The park at the end of my street has printed rules on signs about dogs on leashes and no smoking. There are arrows painted on the asphalt trail to remind folks to stay on the right side while walking or biking, while the playground area sports a sign that states the appropriate ages of children who can safely play on the equipment.
I walk through this park every morning with my trusty canine companion, and when my grandsons visit, we head over so they can run, play, or rollerblade, while I follow along with my pup. While it’s a nice little park, I am acutely aware that it occupies white space. While there are a few Black families in the area, the surrounding neighborhoods are predominantly white. So, while my three Black grandsons joyously run along the trail, I observe the other park visitors. I’m not ready to let my grandsons navigate this white space independently.
White people unconsciously perceive space that we occupy to be white space, and we have been acculturated to behave accordingly. Because of this racist acculturation, we have come to believe that we have some god-given right to not only occupy a given space, but to question the presence of non white people who also occupy the space.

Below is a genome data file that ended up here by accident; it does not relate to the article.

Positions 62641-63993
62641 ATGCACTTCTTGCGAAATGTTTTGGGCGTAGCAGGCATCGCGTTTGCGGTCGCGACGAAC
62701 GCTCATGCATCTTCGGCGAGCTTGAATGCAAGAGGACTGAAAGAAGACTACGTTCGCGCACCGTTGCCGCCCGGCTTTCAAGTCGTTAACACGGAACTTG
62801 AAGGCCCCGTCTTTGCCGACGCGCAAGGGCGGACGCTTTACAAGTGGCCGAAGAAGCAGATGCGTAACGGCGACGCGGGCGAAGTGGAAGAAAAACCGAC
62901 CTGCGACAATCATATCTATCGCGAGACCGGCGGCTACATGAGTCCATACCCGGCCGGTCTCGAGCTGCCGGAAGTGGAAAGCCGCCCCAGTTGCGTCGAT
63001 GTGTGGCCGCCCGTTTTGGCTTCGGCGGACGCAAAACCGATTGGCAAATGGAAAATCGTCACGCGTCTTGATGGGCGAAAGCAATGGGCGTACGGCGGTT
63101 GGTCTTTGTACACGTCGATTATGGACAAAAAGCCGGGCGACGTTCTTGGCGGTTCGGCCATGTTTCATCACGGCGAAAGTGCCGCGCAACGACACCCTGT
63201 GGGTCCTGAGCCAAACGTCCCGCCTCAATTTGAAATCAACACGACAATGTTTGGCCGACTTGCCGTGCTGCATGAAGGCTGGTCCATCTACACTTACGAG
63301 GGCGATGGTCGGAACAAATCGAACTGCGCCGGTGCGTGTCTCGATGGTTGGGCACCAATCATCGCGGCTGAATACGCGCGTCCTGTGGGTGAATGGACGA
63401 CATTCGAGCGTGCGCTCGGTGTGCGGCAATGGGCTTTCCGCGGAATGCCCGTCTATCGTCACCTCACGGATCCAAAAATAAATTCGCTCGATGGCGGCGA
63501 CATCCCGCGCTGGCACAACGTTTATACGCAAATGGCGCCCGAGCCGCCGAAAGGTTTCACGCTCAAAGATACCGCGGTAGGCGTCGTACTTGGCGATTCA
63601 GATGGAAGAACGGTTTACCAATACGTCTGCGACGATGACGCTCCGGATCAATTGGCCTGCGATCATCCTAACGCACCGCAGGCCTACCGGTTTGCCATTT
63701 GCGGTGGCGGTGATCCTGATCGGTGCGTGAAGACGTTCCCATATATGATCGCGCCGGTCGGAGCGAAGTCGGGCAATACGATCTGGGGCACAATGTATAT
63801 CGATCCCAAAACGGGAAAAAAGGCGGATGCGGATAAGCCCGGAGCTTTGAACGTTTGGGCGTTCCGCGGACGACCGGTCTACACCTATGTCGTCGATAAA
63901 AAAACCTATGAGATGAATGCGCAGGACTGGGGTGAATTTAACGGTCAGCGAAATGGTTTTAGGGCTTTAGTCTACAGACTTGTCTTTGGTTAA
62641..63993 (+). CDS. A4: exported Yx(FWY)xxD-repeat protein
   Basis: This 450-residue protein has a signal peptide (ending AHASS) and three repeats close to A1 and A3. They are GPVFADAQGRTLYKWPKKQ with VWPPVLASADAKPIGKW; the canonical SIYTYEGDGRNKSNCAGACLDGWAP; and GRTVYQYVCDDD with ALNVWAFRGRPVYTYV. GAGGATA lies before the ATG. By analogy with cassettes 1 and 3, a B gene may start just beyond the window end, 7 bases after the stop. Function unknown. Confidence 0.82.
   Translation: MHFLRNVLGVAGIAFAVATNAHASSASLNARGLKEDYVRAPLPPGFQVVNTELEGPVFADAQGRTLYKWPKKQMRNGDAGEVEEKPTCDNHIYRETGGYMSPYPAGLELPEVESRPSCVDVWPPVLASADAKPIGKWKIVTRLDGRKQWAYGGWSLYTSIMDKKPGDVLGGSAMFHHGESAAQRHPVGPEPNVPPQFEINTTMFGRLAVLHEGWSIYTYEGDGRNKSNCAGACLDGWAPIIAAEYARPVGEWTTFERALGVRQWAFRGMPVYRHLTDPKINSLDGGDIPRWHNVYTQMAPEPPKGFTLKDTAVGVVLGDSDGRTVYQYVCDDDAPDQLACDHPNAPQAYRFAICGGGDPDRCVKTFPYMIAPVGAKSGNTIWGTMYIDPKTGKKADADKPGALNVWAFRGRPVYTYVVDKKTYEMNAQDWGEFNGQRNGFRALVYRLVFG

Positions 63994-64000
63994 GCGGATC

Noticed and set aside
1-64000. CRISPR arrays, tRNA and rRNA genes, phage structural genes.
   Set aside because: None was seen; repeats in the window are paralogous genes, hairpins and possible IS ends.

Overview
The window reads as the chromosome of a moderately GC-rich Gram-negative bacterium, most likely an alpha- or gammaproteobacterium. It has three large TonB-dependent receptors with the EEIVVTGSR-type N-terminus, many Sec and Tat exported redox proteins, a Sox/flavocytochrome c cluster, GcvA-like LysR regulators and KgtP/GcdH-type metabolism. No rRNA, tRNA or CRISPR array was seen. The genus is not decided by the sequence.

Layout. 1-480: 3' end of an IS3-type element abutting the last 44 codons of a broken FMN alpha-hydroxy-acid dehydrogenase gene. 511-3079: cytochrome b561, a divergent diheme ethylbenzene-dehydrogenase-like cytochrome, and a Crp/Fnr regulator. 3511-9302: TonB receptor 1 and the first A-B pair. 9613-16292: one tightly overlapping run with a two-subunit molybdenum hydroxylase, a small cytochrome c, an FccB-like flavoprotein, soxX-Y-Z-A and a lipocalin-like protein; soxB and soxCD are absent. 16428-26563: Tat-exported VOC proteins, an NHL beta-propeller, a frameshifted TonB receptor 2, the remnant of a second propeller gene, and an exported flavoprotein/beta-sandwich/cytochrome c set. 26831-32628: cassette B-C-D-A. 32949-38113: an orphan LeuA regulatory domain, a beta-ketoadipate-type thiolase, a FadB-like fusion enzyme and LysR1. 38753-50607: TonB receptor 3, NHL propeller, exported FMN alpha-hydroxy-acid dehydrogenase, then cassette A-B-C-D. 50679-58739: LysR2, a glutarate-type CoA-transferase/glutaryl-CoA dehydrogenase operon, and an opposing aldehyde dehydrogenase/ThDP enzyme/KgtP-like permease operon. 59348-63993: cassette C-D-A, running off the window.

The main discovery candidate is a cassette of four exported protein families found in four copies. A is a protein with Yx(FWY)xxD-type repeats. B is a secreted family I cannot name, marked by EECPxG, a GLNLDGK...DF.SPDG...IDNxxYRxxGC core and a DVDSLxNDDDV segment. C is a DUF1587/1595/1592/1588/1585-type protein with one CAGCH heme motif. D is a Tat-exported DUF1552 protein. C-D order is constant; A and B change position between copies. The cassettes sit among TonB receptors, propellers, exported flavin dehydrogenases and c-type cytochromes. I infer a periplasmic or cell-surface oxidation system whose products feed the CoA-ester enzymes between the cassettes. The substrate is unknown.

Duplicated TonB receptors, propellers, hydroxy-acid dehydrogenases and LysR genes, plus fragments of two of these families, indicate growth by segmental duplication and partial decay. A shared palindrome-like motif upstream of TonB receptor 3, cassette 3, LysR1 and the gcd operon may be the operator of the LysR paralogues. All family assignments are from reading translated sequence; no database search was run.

The park at the end of my street is no exception. On a single visit I witnessed three young girls move their parked bikes away from the proximity of my grandsons, while the boys played on the swings. Additionally, an older man went well out of his way to strike up a conversation with them. Was I being hyper vigilant? I sure was. Did I need to be? I sure did. I sure do. I understand white space from the inside out.
To the girls who moved their bikes: Do you move your bikes, parked next to the swings, when kids – who don’t have brown skin – are playing on those swings?
To the older man: Do you go well out of your way to strike up a conversation with all the children in the park, or just the kids with brown skin?
To the rest of us: Do we perpetuate or dismantle white space acculturation?
For the young girls: As you grow into young women, I hope you gain insight and awareness of your role in dismantling white spaces. My grandsons future will benefit from neutral spaces.
For the older man: I wish you could treat my grandsons the same as you treat the other children in the park, by leaving them to their childhood joy.
Oh, and a new sign suggestion for the park, “Dismantle white space. This park is a neutral space.”